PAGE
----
"I see that as far as God is concerned, paradise has no gates, but he who will may enter. For God is all mercy, and his open arms are ever extended to receive us into his glory. But I see that the divine essence is so pure - purer than the imagination can conceive - that the soul, finding in itself the slightest imperfection, would rather cast itself into a thousand hells than appear, so stained, in the presence of the divine majesty. Knowing then, that purgatory was intended for her cleaning, she throws herself therein, and finds there that great mercy, the removal of her stains." (St. Catherine of Genoa)

"Yet the soul faints not; lifting up her eyes to the mountains, she feels that she can rely upon her Lord, and that she is abandoned neither by heaven, which is expecting her arrival, nor by her mother the Church on earth. Although purgatory, where justice and peace meet and embrace, is so near the region of endless weeping, it is still accessible to the angels. These august messengers comfort the soul with divine communications: while the blessed in heaven and the just on earth assist her with their prayers and suffrages. She is well assured that sin, the only real evil, can never touch her." (Liturgical Year)

"...those who after baptism slip into sin must not be rebaptized, but by true penance attain forgiveness of their sins. Because if they die truly repentant in charity before they have made satisfaction by worthy fruits of penance for (sins) committed and omitted, their souls are cleansed after death by purgatorical or purifying punishments... And to relieve punishments of this kind, the offerings of the living faithful are of advantage to these, namely, the sacrifices of Masses, prayers, alms, and other duties of piety, which have customarily been performed by the faithful for the other faithful according to the regulations of the Church." (Council of Lyons II, 1274 A.D.)

"Those who are in Purgatory though they are above us on account of their impeccability, yet they are below us as to the pains which they suffer: and in this respect they are not in a condition to pray [for themselves], but rather in a condition that requires us to pray for them." (St. Thomas Aquinas, Doctor of the Church and "greatest theologian in the history of the Church") [Note: St. Thomas Aquinas does hold that the holy souls in Purgatory cannot pray for us: "Those who are in this world or in Purgatory, do not yet enjoy the vision of the Word, so as to be able to know what we think or say. Wherefore we do not seek their assistance by praying to them" (St. Thomas Aquinas)]

"For if on the foundation of Christ you have built not only gold and silver and precious stones [1 Cor. 3:12] but also wood and hay and stubble, what do you expect when the soul shall be separated from the body? Would you enter into heaven with your wood and hay and stubble and thus defile the kingdom of God...? It remains then that you be committed to the fire which will burn the light materials... But his fire consumes not the creature, but what the creature has himself built... It is manifest that the fire destroys the wood of our transgressions, and then returns the reward of our good works." [Origen ("the greatest scholar of Christian antiquity" - although he would eventually be excommunicated and be regarded as a heretic), 3rd century A.D.]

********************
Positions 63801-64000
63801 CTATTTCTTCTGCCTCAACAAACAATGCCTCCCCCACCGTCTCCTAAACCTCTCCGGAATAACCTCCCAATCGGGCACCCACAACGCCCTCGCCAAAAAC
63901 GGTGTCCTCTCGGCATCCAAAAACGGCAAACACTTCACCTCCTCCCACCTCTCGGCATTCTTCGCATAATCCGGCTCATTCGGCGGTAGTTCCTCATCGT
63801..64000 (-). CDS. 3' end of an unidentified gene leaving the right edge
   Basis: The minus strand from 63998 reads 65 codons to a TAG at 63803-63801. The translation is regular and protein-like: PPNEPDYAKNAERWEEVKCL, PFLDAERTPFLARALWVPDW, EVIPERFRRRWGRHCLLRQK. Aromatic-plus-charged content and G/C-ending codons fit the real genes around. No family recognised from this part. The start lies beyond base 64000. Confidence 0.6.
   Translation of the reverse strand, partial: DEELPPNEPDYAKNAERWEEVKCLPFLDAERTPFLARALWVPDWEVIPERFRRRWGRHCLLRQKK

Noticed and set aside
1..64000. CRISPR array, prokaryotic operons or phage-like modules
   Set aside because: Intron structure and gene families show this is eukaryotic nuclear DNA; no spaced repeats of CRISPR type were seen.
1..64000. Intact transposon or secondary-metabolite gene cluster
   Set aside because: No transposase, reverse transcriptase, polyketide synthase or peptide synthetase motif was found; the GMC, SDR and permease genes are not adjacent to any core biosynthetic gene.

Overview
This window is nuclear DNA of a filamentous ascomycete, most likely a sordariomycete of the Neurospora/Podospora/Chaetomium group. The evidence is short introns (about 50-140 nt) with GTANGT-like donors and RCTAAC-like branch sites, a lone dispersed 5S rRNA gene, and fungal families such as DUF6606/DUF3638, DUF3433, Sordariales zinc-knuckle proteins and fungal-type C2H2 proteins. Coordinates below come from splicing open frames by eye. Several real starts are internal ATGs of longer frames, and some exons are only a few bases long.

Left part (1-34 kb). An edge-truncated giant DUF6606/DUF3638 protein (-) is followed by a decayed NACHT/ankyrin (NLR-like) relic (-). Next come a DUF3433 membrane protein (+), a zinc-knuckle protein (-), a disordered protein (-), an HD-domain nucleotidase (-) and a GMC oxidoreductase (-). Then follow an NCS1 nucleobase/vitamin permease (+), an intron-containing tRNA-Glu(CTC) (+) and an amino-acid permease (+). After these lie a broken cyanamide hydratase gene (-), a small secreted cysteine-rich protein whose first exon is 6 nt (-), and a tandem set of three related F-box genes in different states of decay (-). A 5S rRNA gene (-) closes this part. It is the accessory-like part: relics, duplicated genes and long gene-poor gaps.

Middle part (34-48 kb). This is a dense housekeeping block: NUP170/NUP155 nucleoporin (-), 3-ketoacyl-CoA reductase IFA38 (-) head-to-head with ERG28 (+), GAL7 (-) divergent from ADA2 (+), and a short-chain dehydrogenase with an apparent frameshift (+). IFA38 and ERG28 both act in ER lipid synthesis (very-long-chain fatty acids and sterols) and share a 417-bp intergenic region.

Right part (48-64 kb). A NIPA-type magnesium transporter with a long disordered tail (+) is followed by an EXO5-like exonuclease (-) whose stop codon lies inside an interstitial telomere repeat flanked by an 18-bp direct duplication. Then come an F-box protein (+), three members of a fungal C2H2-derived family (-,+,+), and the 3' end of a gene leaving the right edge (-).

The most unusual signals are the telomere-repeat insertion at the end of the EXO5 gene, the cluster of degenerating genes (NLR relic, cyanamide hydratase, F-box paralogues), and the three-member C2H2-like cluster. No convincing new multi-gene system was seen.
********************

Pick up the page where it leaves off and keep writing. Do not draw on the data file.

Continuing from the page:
"Thus sometimes venial sin, though needing first of all to be cleansed, is an obstacle to the receiving of the reward; the result being that the reward is delayed. And since a place is assigned to souls in keeping with their reward or punishment, as soon as the soul is set free from the body it is either plunged into hell or soars to heaven, unless it be held back by some debt, for which its flight must needs be delayed until the soul is first of all cleansed. This truth is attested by the manifest authority of the canonical Scriptures and the doctrine of the holy Fathers; wherefore the contrary must be judged heretical as stated in Dialogorum iv,25, and in De Ecclesiasticis Dogmatibus xlvi." (St. Thomas Aquinas, Doctor of the Church and "greatest theologian in the history of the Church")

"The soul in purgatory, separated from the body which weighted her down and distracted her by a thousand vain preoccupations, is now entirely absorbed by the one desire of becoming at length perfectly pleasing to God. Towards this end her whole energy is directed; and so too is the force of the torments for whose violence she is so grateful. Purgatory is a crucible where the dross of sin is burnt away, until every debt is cancelled. When its flames have effaced every stain and every wrinkle that marred the soul's beauty, then she flees away to her Spouse, truly a blessed one and sure of offering no obstacle to the complacent love of her Lord. Yet to what a sad length her exile is prolonged! True, she is united by charity to the inhabitants of heaven: but the fire which torments her is of the same nature as that of hell" (Liturgical Year)